Banish First-Day Jitters: Tips for Heading Back to School

Banish First-Day Jitters: Tips for Heading Back to School

tildaWho doesn’t love the magic that only summer vacation promises? However, as those relaxing summer days come to an end, it’s never too early to talk and listen to your children about their hopes and concerns for the first day of school. First-day jitters are normal for kids and their parents. Often, it’s the fear of the unknown and those “what-ifs” that jangle the nerves. Incorporate these suggestions as the summer’s end marches closer.

Out with the Old  

Set aside a day or two to go through last year’s clothing and supplies to see what works; make piles of items to keep, toss, and donate. Check with local churches or other organizations to find back-to-school supply and clothing drives; donate your child’s outgrown and gently used things.

Plan and Adjust Those Schedules  

Many kids scale back extracurricular activities during the summer. As late August approaches, tackle logistics by sitting down with everyone to coordinate each day. Use a dry-erase weekly calendar to track activities. Discuss educational nuts and bolts like homework routines so they’re kept consistent. For older kids and families, synch everyone’s calendar apps so you’re all on the same page. If your kiddo plays a sport or has a job, make sure to account for the time those activities require while also ensuring your child gets enough sleep.

Easier (If Not Happier) Mornings  

Elementary-aged kids need at least 10 hours of sleep each night. Before school resumes, start your kiddo on a regular bedtime and wake-up routine to reduce first-day stress. Pack lunches and backpacks, and lay out outfits the night before. Plan breakfasts ahead of time, too.

Back-to-School Prep  

Not much trumps the excitement of shopping for brand new school supplies. Get the kids involved! Schedule a date day to take your kiddo shopping for new clothing and shoes; make it extra-special with a “just the two of you” lunch or ice cream treat to celebrate a new beginning — and all those new supplies and clothes!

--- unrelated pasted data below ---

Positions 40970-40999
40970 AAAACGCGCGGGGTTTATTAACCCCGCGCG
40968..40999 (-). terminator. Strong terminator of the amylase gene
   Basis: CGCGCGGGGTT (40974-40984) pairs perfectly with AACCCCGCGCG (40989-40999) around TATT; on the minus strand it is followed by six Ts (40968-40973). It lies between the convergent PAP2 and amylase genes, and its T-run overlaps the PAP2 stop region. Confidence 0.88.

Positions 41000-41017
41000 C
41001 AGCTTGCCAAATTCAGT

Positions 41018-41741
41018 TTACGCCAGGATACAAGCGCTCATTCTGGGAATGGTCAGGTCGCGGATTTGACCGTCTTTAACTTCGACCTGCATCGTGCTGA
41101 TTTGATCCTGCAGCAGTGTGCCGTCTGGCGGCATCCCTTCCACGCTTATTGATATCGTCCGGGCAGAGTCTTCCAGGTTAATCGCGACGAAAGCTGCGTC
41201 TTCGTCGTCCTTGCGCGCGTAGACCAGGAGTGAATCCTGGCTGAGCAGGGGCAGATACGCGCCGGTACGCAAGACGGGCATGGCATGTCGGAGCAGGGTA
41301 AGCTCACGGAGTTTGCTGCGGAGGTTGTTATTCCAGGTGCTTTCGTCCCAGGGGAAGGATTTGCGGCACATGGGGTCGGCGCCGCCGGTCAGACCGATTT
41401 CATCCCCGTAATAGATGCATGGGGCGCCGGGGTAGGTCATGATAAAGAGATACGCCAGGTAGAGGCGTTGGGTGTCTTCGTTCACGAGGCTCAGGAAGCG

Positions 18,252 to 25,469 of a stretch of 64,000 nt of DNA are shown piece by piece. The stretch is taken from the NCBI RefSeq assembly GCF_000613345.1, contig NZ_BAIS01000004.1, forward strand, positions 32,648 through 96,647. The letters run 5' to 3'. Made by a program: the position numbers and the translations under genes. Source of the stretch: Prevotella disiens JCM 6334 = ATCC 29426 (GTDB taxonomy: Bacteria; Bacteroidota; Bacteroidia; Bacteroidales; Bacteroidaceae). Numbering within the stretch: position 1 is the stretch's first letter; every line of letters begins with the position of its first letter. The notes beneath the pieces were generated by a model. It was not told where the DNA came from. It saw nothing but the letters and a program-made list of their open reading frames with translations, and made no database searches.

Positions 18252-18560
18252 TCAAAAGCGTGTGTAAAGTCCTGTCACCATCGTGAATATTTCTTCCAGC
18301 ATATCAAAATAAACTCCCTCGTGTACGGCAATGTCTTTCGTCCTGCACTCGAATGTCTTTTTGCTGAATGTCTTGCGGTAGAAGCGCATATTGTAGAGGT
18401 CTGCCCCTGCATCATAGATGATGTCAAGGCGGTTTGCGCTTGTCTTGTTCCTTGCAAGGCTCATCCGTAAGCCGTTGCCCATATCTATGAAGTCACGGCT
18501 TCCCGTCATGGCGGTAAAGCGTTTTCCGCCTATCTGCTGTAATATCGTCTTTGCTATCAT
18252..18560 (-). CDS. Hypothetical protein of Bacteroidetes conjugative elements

Many school supply lists include a request for headphones. Many over-the-ear options, which are better for little ears, are relatively inexpensive; you can find a good pair for less than $100. It’s a worthwhile investment your kiddo can use while listening to music, playing online games, or completing online exercises for school.

Help Calm Anxiety  

When your child’s a bit anxious about his new teacher or new school, stay positive. Attend an open house, especially if it’s scheduled before the new year starts, so you and your child can meet the new teacher and get acclimated to the school. Encourage your kiddo to get excited about the new year by reminding him about past trips, projects, and fun events — and upcoming opportunities to learn cool stuff this year.

Know other kids in your child’s class? Set up a few playdates before school’s back in session so that the kids can reconnect. It’s a great way to rekindle friendships, especially if the kids haven’t seen each other all summer.

Smoothing the Transition for Younger Students  

Younger children who are moving to a different school or starting school for the first time have other fears and anxieties that you calm with these suggestions.

If your kiddo attended the same school last year but has moved to a new grade/new teacher, remind her of the routine, and invite her to share the differences and fun changes to anticipate. If it’s her first year, visit the school a few times — check out the playground and see if it’s open and whether you can take a tour, even if you’ll attend orientation. The more she sees the school, the less she’ll worry on the first “official” day.

Create a goodbye routine that may include a special goodbye phrase. Plan something special to celebrate the end of the first day — a plate of fresh-baked chocolate chip cookies waiting at home or dinner at her favorite restaurant.

Although it’s still too soon time to trade swimsuits for backpacks, remind your kids that the upcoming school year promises a different kind of discovery, exploration, and fun — and that nerves are normal, too!

Author of this article, Tilda Moore, researches and writes about educational resources for openeducators.org. She is passionate about helping parents and teachers in providing kids with the best education possible. She works directly with teachers and other public education groups to ensure they are working toward our vision of constructing a reliable database of verified information